Some Good News
It seems like there is a never-ending parade of bad news lately for those of us who care about public health and the environment. But wait: Credo has some good news to share!
This fall, California passed two important pieces of policy, the Cosmetic Fragrance and Flavor Ingredient Right to Know Act (SB312) and the Toxic Free Cosmetics Act (AB2762), were both signed into California law by Governor Gavin Newsom.
The Toxic Free Cosmetics Act, or AB2762 will prohibit 24 toxic ingredients from personal care and beauty products. All 24 of these ingredients were already prohibited by Credo Beauty (and found on our Dirty List) and the European Union. They include mercury, a heavy metal that can cause birth defects & cancer, 2 phthalates that are known reproductive toxicants, 2 parabens that mimic estrogen & disrupt the hormone system, 4 types of formaldehyde that are known human carcinogens, 2 types of phenylenediamines that are cancer-causing hair dye chemicals and 13 “forever” PFAS chemicals (see the full list of banned chemicals.)
“Formaldehyde in bubble bath?” said Janet Nudelman, Director of Program and Policy at Breast Cancer Prevention Partners and Director of BCPP’s Campaign for Safe Cosmetics, one of the bill sponsors. “Mercury in skin lightening creams? Congress has been asleep at the wheel for 82 years when it comes to cosmetic safety, which is why we so appreciate the important leadership Gov. Newsom took today when he signed the Toxic-Free Cosmetics Act into law.” Given that the majority of the chemicals banned by the bill are linked to breast cancer, this historic bill also takes us one step closer to preventing this devastating disease by removing a major source of women’s ongoing exposure to some of the most toxic substances on the planet,” added Nudelman. Credo is a proud supporter of this bill and partner to BCPP.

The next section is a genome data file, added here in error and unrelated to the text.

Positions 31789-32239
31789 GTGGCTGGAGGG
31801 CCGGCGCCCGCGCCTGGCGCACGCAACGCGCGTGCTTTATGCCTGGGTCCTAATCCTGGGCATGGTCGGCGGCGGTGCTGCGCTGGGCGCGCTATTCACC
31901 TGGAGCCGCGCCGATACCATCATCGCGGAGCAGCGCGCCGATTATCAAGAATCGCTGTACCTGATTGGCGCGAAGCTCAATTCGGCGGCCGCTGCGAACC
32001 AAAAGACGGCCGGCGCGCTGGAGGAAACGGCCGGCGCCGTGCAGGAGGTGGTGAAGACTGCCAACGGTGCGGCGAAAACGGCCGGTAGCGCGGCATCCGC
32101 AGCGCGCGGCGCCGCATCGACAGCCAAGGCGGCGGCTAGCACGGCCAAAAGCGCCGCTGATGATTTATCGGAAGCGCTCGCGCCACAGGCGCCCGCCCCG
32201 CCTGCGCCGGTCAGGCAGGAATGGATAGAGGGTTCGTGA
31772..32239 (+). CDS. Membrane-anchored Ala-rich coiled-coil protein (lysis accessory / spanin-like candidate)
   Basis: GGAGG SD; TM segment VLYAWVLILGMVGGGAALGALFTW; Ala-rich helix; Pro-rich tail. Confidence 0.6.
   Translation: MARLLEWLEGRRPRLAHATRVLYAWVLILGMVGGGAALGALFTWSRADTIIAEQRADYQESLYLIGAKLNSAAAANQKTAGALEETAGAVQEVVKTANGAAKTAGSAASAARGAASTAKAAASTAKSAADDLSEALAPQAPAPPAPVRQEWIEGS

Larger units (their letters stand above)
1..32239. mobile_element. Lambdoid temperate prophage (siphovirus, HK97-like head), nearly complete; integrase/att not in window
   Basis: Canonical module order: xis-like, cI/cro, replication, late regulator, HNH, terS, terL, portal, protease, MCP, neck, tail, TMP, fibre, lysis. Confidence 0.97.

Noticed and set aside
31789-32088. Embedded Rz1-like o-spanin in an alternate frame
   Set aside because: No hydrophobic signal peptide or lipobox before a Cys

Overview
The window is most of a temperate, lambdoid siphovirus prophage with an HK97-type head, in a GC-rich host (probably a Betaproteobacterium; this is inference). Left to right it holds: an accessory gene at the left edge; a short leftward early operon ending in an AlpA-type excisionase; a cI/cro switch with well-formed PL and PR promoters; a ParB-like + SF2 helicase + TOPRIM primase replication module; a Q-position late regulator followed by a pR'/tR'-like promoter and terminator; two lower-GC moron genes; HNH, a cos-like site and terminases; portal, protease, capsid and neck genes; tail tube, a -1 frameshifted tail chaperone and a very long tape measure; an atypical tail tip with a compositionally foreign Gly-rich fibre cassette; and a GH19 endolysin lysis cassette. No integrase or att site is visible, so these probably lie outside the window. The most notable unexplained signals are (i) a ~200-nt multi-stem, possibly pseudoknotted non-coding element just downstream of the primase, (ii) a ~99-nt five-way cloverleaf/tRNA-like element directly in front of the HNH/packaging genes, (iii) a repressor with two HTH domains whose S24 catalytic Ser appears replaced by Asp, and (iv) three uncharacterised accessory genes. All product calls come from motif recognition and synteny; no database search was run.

You might be wondering- why are these chemical stills used in beauty products? One of the biggest impacts of this bill is banning formaldehyde, paraformaldehyde and methylene glycol from cosmetics. This will impact the hair straightening/hair smoothing market - which still admits to using all three of these toxic ingredients.
“Some of the most toxic ingredients are being aggressively marketed to Black women,” said Nourbese Flint, policy director for the Los Angeles-based Black Women for Wellness. “Levels of formaldehyde that could be used to embalm a body are being used in hair straighteners, and Black women who dye their hair are 60 percent more likely to develop breast cancer. That’s why we demand safe cosmetics now. This law means we can finally protect women from the toxic exposures they currently face on every trip to the salon.”
The other key ingredients that are being banned are the two phthalates: dibutyl phthalate (DBP) and diethylhexyl phthalate (DEHP). Dibutyl phthalate (DBP) is still occasionally found listed as an ingredient in nail polishes; DEHP is basically not found listed as an ingredient. But--in a 2018 study, DBP was detected in 90% of 40 nail polishes tested, and DEHP was detected in about 99% of them. Neither chemical was listed as an ingredient in any of the 40 nail polishes, so it is either a “contaminant” or companies aren’t being honest with their ingredient lists.